Pointless meetings, getting dressing-down key triggers of office rageNovember 14th, 2007 - 2:32 am ICT by admin
The survey discovered that eight out of ten office workers in the UK have witnessed acts of visible anger when colleagues become overcome with the frustrations of modern office life.
Some 68 per cent of respondents cited ‘being spoken down to’ as a common cause of work related stress in the office, followed by ‘office politics’ cited by 58 per cent.
Nearly 20 per cent of UK workers admitted to kicking or breaking office equipment as a means to vent out their frustration, with the desk, stapler, phone, keyboard and printer most often in the firing line.
The study also revealed that PC downtime infuriated 24 per cent of workers, while people leaving paper jams in printers for others to fix enraged a further quarter.
“For people to feel less stressed in the office, they need to feel more in control of their working life and working environment. When this control is lost through external events such as a rude boss, sitting in a pointless meeting or a printer jam that no-one wants to fix, it doesn’t take much for the average office worker to snap,” the Scotsman quoted Lucy Beresford, a psychotherapist and occupational stress expert, as saying.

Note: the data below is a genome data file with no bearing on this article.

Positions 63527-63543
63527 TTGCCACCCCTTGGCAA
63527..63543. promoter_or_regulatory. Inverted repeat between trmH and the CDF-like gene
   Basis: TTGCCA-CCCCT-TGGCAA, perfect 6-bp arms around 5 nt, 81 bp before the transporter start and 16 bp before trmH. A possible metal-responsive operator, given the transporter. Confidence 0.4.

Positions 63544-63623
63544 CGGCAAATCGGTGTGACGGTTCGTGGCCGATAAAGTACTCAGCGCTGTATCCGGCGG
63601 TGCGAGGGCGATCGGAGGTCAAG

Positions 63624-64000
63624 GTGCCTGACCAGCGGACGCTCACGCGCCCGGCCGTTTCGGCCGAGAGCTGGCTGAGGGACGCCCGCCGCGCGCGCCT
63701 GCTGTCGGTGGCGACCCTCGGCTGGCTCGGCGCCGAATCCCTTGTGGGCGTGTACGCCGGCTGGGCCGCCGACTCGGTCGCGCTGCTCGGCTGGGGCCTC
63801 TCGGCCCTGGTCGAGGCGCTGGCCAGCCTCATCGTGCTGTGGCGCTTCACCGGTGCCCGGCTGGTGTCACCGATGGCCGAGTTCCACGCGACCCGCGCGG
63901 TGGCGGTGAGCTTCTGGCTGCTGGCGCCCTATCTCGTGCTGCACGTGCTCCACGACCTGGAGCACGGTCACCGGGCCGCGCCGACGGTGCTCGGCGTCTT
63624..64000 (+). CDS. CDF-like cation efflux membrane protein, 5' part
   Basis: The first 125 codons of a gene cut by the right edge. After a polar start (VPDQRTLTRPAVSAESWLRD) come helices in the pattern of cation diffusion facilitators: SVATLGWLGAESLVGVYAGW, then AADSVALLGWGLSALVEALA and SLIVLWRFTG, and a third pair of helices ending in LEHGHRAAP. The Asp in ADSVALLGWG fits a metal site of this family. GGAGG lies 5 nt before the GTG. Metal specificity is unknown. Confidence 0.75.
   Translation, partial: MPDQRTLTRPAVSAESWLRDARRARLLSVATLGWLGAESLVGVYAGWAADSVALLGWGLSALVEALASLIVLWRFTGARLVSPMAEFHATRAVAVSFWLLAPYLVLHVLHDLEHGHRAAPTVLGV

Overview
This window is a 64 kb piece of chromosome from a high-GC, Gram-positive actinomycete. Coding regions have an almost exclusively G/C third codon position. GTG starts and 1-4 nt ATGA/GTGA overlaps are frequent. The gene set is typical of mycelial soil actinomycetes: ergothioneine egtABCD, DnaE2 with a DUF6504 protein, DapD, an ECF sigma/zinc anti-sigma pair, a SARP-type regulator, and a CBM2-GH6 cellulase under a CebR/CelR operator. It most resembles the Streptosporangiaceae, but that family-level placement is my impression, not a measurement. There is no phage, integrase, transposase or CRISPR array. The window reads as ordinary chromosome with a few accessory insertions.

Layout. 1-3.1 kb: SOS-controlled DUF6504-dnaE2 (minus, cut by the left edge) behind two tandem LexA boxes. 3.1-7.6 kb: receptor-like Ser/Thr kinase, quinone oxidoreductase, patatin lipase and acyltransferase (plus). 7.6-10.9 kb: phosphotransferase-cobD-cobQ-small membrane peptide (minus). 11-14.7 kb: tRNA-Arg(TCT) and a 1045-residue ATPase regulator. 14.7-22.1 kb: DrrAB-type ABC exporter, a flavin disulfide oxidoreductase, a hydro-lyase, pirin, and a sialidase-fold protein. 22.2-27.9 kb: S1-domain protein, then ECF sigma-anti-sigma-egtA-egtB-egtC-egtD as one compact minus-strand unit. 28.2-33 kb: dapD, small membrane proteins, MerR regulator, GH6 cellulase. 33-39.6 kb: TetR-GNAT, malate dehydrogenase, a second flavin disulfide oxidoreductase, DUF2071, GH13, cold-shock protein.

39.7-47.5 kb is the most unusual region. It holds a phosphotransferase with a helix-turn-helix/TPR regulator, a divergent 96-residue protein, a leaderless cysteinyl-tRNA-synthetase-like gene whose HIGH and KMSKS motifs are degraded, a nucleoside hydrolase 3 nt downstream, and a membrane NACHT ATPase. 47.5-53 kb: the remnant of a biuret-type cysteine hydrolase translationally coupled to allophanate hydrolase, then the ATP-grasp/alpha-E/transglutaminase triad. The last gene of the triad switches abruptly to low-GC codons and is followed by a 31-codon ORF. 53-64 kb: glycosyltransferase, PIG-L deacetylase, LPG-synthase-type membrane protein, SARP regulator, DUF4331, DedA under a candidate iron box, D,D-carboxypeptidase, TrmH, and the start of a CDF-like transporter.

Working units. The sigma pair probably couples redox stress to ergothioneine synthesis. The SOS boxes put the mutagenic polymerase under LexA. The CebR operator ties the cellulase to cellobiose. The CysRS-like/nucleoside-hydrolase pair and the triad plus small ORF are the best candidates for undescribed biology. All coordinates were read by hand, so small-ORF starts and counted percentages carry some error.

“There is no doubt that office rage is on the increase, but a range of initiatives such as crisper meetings or inter- personal kindness could reduce stress levels and even extend the life expectancy of office equipment,” she added.
Beresford recommended several tips for helping to reduce office rage, including cutting the length and frequency of meetings and ensuring a specific agenda.
She also mentioned talking to colleagues and bosses about frustrations in the workplace, and not being rude or getting involved in office politics.
According to the poll, the UK’s most angry offices appeared to be Cardiff, where 69 per cent admitted to outbursts in the office, followed by Belfast and Birmingham both at 56 per cent.
Workers in Dundee, Brighton and Newcastle were reported to be the calmest and least prone to temper tantrums.
The new study comes as Napier University Business School in Edinburgh is launching a new emotional intelligence programme for business leaders to create happier, more productive offices and avoid staff fury.
“Too many people feel as though they are bit-players in someone else’s movie. They need to feel as if they matter because all the research says that if we can make people feel that they matter, it lifts them,” said course leader Mike Fiszer, a business management psychologist and former leadership coach.
“It makes them feel as if they are important which makes them much more resilient and better at coping with things that would normally frustrate them.
Managers should comment more on the positive aspects of people’s performance. Criticism should be thought out much more carefully by managers before they use it,” he added. (ANI)
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